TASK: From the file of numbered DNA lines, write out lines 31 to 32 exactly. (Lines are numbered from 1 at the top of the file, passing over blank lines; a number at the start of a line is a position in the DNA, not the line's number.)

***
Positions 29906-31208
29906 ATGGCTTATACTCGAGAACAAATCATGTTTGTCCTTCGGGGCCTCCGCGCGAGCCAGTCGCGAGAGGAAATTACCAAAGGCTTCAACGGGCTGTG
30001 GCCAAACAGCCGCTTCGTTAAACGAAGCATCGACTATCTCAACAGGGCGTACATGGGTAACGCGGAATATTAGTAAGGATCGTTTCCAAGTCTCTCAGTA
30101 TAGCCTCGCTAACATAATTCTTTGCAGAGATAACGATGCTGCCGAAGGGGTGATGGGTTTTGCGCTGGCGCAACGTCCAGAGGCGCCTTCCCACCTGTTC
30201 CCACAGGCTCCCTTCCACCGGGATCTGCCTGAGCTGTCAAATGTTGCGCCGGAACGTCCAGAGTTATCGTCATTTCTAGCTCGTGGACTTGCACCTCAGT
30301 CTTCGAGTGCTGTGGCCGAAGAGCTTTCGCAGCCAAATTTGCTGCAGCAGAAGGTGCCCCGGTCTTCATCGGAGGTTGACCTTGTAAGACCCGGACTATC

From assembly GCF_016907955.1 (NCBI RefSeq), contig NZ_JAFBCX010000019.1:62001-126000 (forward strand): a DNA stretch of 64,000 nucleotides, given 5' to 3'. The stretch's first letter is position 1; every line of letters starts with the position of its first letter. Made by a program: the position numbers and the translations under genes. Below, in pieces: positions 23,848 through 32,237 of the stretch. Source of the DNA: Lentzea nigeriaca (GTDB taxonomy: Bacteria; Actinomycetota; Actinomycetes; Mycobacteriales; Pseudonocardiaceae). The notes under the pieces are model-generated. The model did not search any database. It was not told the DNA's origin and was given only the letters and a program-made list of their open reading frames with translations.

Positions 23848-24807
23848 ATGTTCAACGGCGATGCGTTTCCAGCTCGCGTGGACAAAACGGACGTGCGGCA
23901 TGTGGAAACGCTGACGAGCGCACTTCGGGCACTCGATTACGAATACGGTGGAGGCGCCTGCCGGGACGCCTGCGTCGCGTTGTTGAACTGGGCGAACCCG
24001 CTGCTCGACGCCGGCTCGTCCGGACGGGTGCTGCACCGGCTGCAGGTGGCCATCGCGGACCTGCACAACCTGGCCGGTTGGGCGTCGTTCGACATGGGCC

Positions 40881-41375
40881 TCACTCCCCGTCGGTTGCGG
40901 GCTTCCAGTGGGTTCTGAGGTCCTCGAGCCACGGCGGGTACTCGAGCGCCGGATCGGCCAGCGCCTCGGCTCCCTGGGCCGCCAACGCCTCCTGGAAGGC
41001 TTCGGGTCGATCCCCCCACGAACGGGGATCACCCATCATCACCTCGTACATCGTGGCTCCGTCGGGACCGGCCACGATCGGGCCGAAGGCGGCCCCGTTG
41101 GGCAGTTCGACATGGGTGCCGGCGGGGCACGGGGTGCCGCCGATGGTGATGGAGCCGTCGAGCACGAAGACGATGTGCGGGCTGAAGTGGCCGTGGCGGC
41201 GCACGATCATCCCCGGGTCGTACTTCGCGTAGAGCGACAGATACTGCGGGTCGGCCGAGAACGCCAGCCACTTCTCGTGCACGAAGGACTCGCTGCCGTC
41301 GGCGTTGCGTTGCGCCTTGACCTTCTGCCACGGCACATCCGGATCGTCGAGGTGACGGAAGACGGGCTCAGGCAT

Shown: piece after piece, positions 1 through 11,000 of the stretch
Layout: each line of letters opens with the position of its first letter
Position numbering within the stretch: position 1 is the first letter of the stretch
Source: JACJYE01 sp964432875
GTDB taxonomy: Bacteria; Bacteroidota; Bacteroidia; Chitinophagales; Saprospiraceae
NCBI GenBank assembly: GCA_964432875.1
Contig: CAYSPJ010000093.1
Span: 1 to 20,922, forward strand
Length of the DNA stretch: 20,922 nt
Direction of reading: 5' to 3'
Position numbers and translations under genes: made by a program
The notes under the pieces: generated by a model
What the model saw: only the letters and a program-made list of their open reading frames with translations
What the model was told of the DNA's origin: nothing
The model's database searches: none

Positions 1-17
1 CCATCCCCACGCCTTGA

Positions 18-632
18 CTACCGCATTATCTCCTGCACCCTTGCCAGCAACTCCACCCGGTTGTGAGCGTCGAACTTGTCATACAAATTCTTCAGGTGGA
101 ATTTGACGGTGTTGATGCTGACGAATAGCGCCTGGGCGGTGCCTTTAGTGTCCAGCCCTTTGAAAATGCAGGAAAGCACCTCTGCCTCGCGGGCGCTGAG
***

What the model saw: only the letters and a program-made list of their open reading frames with translations
What the model was told of the DNA's origin: nothing